Dec 1, 2008

Rewriting Proposition 64 Would Be a Step Backward

The Daily Journal legal newspaper

The fourth anniversary of Proposition 64’s enactment by California voters is a little early to be casting a revisionist theory over its origin and intent.

Oct 6, 2008

Abandoning the sick

Your complaint of the Governor’s veto of AB 1945 (De La Torre) would be understandable if the bill sent to him had been a workable requirement of state review before an insurer could deny or rescind an individual customer’s health care coverage. The bill started that way. But the review process was corrupted when the plaintiffs’ lawyer lobby inserted hostile amendments to drive reviews into the courts.

Sep 8, 2008

In Any Contingency

Aug 29, 2008

Trial Lawyers Attempt to Hijack Health Care Bill

Los Angeles Times

Aug 23, 2008

Parra is courageous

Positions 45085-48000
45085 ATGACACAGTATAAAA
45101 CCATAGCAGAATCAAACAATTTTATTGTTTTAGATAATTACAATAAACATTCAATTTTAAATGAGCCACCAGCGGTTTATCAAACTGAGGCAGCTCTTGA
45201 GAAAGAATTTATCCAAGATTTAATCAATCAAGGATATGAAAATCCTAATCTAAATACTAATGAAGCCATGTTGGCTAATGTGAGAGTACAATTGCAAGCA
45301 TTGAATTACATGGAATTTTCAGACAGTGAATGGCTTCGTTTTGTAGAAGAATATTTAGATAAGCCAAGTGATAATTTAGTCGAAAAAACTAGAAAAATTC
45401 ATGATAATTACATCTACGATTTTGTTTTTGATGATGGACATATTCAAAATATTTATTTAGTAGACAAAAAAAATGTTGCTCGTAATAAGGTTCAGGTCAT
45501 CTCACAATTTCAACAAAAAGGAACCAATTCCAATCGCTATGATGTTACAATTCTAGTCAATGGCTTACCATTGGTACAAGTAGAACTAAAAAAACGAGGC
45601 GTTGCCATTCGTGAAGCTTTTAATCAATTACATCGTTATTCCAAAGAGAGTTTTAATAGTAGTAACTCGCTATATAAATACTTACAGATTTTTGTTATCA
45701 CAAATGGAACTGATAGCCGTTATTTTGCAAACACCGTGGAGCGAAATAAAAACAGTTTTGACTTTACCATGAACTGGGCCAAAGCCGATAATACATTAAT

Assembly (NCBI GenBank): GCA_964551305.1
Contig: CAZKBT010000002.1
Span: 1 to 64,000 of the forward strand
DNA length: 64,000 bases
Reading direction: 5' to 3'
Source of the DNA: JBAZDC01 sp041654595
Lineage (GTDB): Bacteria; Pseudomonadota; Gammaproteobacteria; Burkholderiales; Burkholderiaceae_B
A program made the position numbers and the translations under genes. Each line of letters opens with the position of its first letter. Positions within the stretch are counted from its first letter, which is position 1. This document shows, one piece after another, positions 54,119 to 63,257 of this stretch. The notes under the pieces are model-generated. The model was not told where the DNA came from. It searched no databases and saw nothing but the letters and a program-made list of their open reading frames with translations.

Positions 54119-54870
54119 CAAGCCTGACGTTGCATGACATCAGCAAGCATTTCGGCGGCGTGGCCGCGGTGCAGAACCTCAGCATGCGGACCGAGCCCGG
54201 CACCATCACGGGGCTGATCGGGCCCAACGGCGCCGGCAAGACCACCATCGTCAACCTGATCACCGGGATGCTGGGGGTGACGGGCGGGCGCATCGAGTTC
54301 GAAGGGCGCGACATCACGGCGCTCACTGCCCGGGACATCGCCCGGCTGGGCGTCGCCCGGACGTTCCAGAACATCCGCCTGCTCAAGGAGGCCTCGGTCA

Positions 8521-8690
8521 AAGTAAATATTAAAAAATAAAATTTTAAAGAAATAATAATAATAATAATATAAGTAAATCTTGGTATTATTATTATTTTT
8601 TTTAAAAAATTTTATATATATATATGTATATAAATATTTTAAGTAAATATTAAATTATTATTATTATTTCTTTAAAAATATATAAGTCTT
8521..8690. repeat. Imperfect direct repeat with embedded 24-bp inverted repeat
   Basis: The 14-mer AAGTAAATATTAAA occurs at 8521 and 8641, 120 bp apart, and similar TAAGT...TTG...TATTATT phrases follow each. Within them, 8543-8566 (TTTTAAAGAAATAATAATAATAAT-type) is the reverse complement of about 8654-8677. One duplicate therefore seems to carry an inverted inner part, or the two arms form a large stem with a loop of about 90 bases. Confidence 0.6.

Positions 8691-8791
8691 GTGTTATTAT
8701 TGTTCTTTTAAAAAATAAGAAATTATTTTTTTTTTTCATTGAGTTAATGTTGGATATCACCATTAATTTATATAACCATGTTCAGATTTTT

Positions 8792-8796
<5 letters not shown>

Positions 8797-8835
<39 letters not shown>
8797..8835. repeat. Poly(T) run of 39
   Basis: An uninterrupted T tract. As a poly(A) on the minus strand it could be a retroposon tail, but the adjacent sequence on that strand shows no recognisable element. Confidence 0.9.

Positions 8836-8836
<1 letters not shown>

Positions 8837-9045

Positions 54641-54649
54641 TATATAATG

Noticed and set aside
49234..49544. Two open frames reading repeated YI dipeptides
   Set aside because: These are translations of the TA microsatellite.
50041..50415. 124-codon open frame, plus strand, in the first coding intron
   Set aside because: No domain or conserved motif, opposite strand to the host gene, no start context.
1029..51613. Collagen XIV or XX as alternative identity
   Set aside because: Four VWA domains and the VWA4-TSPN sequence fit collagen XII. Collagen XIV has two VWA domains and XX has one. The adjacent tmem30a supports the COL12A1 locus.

The Bakersfield Californian

Your recent editorial about Assemblywoman Nicole Parra (“Ouch: Parra shown the door,”) asked, “Where was her political courage for the past six years?” Consider the following...

Feb 22, 2008

Lerach is disgraced, not defamed

San Francisco Daily Journal

Feb 14, 2008

Write an Op-Ed, Get Out of Jail

Even more remarkable than Bill Lerach’s failure, in a spate of post-guilty plea op-eds, to owe up to his responsibility for plaintiff kickback felonies (“Lerach Gets Two” editorial, Feb. 12 ) is the attempt to convert those opinion pieces to sentence-reduction currency. Under a “Lerach’s Continuing Value to His Community” heading in his 50-plus page leniency sentencing memorandum, is an assertion that his “recently authored opinion pieces published in the Washington Post, San Francisco Chronicle, Houston Chronicle, San Diego Union-Tribune and Pittsburgh Post-Gazette/Sun Telegraph” are evidence of his continued “fighting to protect ordinary people….”